The main types of coffee beans come from Coffea Arabica and Coffea Robusta. Coffea Arabica is considered a higher quality ingredient, but Robusta may also produce a decent drink. Other species like Coffea Liberica and Coffea Stenophylla are less commercially successful.

Another important factor to consider when buying beans is their geographic origin. Coffea Arabica growing in India may produce a totally different flavor than the ones raised in Central America. Even within those regions you may find sub-regions that will produce various flavors. So consult your supplier as to the source of the ingredients and their respective flavors.

The roasting process is also a very important influencer on the ingredients quality. While you can find good commercial coffee beans, artisanal coffee roasters produce the best quality ones. Blends potentially produce better flavors.

Once you have established the source and types of coffee beans that you want to buy make sure you follow these steps, which will help you ensure you buy good quality ingredients:

1.Predetermine what kind of flavor you enjoy: mild or full-bodied, floral-tasting, nutty or winy, and so on, and select the products accordingly

2.Buy freshly roasted beans, for the best quality drink

3.Smell them Good quality beans look and smell appetizing

4.Taste before you make your purchase You can tell which ingredients taste well even in their raw shape.

5.Check whether they are broken or splintered Damaged ingredients will also damage the quality of the drink they make

Paying attention to the advice offered in this article will help you make a better, more educated purchase when you start your journey towards the best coffee for you. However, there is nothing better than experimenting. After you try a few types of beans, from various sources and roasters, you will eventually land on the one best suited for you.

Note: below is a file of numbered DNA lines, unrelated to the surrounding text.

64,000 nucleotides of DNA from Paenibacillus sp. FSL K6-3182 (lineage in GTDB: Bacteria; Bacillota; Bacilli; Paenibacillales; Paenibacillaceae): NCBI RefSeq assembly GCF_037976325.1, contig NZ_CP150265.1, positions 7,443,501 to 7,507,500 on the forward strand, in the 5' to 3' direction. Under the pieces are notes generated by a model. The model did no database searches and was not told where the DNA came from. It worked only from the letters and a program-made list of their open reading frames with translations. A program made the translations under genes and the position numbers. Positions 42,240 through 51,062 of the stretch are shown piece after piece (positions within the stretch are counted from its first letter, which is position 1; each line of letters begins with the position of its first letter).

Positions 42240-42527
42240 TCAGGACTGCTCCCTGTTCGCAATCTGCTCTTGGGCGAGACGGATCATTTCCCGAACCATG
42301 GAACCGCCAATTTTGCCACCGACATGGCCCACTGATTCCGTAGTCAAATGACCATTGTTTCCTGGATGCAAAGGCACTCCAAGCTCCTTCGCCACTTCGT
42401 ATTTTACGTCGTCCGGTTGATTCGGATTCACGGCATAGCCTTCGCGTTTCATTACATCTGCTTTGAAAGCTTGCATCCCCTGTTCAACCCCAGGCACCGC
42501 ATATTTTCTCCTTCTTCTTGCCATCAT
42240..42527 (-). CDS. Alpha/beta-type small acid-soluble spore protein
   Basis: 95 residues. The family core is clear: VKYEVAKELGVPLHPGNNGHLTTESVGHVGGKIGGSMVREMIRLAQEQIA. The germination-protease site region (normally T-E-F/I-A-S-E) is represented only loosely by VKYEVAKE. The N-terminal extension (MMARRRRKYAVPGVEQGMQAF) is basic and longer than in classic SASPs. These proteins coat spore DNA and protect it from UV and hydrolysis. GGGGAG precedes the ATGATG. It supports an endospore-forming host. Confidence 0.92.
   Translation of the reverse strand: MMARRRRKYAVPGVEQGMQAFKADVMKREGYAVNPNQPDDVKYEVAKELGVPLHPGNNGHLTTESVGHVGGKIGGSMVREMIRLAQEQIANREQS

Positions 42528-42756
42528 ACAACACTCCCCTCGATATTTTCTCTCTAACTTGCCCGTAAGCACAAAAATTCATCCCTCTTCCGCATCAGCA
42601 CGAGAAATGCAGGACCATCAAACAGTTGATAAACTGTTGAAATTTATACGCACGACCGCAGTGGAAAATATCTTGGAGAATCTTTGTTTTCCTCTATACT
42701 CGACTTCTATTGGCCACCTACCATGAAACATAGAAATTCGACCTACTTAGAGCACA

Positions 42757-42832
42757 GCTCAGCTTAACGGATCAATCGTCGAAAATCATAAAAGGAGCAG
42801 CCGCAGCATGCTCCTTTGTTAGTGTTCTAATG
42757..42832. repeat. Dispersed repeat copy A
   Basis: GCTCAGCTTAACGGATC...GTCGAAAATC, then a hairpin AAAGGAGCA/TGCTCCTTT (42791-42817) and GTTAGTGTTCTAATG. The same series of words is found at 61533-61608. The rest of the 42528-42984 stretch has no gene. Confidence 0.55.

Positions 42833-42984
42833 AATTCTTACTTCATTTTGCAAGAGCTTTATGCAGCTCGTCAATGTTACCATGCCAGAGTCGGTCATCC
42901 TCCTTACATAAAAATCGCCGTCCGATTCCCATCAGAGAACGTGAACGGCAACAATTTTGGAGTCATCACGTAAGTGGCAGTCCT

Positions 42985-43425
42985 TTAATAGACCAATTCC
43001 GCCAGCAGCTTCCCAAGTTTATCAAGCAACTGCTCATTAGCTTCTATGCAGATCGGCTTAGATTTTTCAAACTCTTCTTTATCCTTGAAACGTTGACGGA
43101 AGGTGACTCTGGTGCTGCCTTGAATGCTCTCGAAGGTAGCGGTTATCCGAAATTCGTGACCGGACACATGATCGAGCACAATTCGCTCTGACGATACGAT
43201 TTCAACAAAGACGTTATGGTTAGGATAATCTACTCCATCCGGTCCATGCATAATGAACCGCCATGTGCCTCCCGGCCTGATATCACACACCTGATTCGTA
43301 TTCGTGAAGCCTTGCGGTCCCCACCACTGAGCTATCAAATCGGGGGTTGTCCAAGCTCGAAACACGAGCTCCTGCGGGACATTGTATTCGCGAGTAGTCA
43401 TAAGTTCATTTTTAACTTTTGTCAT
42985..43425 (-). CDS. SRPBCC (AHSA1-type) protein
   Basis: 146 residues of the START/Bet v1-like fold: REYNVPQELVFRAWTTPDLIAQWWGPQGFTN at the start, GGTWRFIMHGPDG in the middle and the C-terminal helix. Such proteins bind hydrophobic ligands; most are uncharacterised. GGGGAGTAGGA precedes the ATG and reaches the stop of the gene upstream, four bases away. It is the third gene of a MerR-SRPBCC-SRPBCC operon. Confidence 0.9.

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Bee Pollen. A wealth of health.

By at August 1, 2014 | 6:49 PM | 0 Comment

  1. Energy Enhancer – The range of nutrients found within bee pollen makes it a great natural energizer. The carbohydrates, protein and B vitamins can help keep you going all day by enhancing stamina and fighting off fatigue.
  2. Skin Soother – Bee pollen is often used in topical products that aim to treat inflammatory conditions and common skin irritations like psoriasis or eczema. The amino acids and vitamins protect the skin and aid the regeneration of cells.
  3. Respiratory System – Bee pollen contains a high quantity of antioxidants that may have an anti-inflammatory effect on the tissues of the lungs, preventing the onset of asthma.
  4. Treating Allergies – Pollen reduces the presence of histamine, ameliorating many allergies. Dr. Leo Conway, M.D of Denver Colorado, reported that 94 percent of his patients were completely free from allergy symptoms once treated with oral feeding of pollen. Everything from asthma to allergies to sinus problems were cleared, confirming that bee pollen is wonderfully effective against a wide range of respiratory diseases.